By Ezel Sahinkaya
A shadowy Turkish ultra-nationalist group is under increasing scrutiny in Europe after French officials banned them for violent actions and inciting hate speech in November.
The Grey Wolves have been operating inside Turkey for decades and have been accused of politically motivated violence mainly against left-wing leaders, ethnic Kurds and Turkey’s Alevi sectarian minority.
But there are signs the group is increasing its operations abroad.
In late October, French police in Decines-Charpieu near Lyon reported four people were injured in violent clashes between Turkish nationalists and Armenians protesting Azerbaijan over the Nagorno-Karabakh conflict.
Armenians have long said that mass killings of their ancestors in the Ottoman Empire in 1915 should be recognized as a genocide, which Turkey rejects. In November, an Armenian genocide memorial outside Lyon was defaced with yellow graffiti.
French Interior Minister Gerard Darmanin later announced via Twitter that the group had been banned in France, saying it “incites discrimination and hatred and is implicated in violent actions.
The Turkish Foreign Ministry immediately responded, calling the move “disgraceful,” without actually acknowledging that the Grey Wolves existed.
France’s ban comes as Turkish officials in recent weeks have strongly criticized the French government’s handling of Islamist extremism, with tensions leading to verbal insults between French President Emmanuel Macron and Turkish President Recep Tayipp Erdogan.
Responding to the ban, the Turkish Foreign Ministry accused the French government of overreacting.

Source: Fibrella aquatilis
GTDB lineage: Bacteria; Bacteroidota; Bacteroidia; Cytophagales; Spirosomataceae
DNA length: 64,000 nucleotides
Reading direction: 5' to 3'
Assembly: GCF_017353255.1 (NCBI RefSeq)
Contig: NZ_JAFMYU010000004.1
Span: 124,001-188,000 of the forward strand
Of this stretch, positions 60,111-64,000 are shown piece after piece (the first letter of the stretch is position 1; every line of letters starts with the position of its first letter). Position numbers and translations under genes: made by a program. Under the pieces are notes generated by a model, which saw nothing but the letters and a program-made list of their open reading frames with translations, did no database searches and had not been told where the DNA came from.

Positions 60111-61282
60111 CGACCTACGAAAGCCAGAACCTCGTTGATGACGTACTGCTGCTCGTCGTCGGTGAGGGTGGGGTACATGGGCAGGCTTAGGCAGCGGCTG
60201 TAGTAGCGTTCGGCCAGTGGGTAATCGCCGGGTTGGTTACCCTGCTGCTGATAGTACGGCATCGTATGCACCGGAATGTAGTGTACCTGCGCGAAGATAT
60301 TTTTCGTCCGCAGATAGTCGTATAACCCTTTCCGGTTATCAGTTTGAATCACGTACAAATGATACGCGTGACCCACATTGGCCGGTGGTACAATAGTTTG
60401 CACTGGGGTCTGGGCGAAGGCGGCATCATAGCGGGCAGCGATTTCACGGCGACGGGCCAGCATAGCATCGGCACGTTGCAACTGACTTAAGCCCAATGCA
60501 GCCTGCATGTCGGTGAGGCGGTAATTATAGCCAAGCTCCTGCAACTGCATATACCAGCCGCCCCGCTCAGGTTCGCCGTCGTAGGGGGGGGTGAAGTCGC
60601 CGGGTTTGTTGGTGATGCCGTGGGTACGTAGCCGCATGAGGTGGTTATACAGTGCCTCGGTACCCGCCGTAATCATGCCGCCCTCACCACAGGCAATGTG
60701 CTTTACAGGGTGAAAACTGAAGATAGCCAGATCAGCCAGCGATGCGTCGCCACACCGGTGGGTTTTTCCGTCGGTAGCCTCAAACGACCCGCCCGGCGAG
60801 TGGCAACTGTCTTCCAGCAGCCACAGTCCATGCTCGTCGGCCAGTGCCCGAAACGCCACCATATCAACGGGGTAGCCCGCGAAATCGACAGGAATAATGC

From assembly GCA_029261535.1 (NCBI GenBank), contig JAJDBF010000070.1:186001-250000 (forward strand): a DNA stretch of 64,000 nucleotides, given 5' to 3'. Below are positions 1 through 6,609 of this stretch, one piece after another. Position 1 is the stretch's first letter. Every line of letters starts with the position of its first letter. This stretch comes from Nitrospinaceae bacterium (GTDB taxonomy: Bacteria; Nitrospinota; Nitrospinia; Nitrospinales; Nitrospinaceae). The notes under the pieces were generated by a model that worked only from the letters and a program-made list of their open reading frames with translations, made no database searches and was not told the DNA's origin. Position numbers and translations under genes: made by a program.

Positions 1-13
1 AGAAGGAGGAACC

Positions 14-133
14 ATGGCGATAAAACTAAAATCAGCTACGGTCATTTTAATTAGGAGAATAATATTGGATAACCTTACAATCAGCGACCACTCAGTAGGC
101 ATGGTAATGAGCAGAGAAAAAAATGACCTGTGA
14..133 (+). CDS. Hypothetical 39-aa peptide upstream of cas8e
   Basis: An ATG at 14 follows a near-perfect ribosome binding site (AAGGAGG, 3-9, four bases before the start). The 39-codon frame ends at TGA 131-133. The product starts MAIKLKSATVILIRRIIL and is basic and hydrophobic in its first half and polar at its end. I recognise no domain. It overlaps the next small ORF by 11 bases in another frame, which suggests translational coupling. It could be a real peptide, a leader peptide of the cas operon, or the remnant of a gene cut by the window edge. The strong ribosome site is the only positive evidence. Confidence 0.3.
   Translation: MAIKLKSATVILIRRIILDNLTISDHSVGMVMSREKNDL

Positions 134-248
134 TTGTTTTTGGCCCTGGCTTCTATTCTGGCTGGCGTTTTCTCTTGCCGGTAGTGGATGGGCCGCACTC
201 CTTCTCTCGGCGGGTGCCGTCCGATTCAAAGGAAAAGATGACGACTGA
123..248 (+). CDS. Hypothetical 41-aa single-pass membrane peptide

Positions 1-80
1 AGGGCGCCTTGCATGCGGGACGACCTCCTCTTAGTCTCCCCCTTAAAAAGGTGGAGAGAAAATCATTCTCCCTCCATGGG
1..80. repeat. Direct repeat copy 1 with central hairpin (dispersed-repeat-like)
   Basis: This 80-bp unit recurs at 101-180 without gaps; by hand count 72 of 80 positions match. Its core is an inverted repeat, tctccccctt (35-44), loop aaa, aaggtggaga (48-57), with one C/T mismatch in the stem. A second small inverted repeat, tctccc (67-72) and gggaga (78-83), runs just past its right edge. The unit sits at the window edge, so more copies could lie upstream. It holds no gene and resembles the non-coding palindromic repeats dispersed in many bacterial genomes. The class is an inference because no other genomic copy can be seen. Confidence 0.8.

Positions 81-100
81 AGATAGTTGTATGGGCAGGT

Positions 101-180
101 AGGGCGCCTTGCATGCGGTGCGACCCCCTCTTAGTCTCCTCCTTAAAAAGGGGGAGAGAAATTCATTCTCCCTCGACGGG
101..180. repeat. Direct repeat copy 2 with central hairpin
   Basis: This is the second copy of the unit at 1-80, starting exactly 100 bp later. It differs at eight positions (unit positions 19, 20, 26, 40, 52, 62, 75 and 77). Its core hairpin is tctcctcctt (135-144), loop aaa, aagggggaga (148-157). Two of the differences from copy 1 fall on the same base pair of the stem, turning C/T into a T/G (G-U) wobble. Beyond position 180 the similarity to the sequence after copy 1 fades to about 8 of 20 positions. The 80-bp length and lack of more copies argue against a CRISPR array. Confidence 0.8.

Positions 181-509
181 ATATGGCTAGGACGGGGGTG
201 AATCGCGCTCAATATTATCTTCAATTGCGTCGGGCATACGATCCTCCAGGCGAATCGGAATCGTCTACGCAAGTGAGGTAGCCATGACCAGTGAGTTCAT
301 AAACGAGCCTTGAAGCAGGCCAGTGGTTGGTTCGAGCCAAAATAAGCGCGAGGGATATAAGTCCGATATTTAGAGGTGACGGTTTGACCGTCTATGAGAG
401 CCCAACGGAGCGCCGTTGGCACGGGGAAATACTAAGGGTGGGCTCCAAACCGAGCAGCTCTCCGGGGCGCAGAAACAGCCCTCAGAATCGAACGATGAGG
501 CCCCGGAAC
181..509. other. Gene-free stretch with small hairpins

“As a matter of fact, it is known that there is no such movement called Grey Wolves,” the Ministry said, while also denouncing France’s ban of the wolf salute — a hand gesture symbolizing a wolf that is often used by the group’s members.
The statement said such symbols were widely used in many countries without being designated illegal.
In March 2019, Austria also banned the wolf salute in the same list of signs belonging to organizations as the Kurdistan Workers’ Party (PKK) and Hamas.
Grey Wolves in Turkey
The Grey Wolves is an informal name of the ultra-nationalist organization called Ülkü Ocakları (Idealist Hearths). As a political movement, it is mostly referred to as Ülkücü Hareket or the Idealist Movement.
In 1968, Idealist Hearths was founded as the militant youth wing of the far-right Nationalist Movement Party (MHP), currently a political ally of Erdogan’s ruling Justice and Development Party (AKP).
Over the years, the group was reportedly involved in politically motivated violence in Turkey, mainly against leftist political leaders and ethnic and religious minorities.
On November 30, the Turkish daily Haberturk quoted an anonymous MHP source who denied reports that Idealist Hearths was operating outside of Turkey. However, “Turkish Federation is important for us abroad,” the source said.
Turkish Federation is an umbrella organization of several Turkish diaspora groups affiliated with MHP. While the group is often seen as an extension of the Grey Wolves abroad, its members deny such accusations.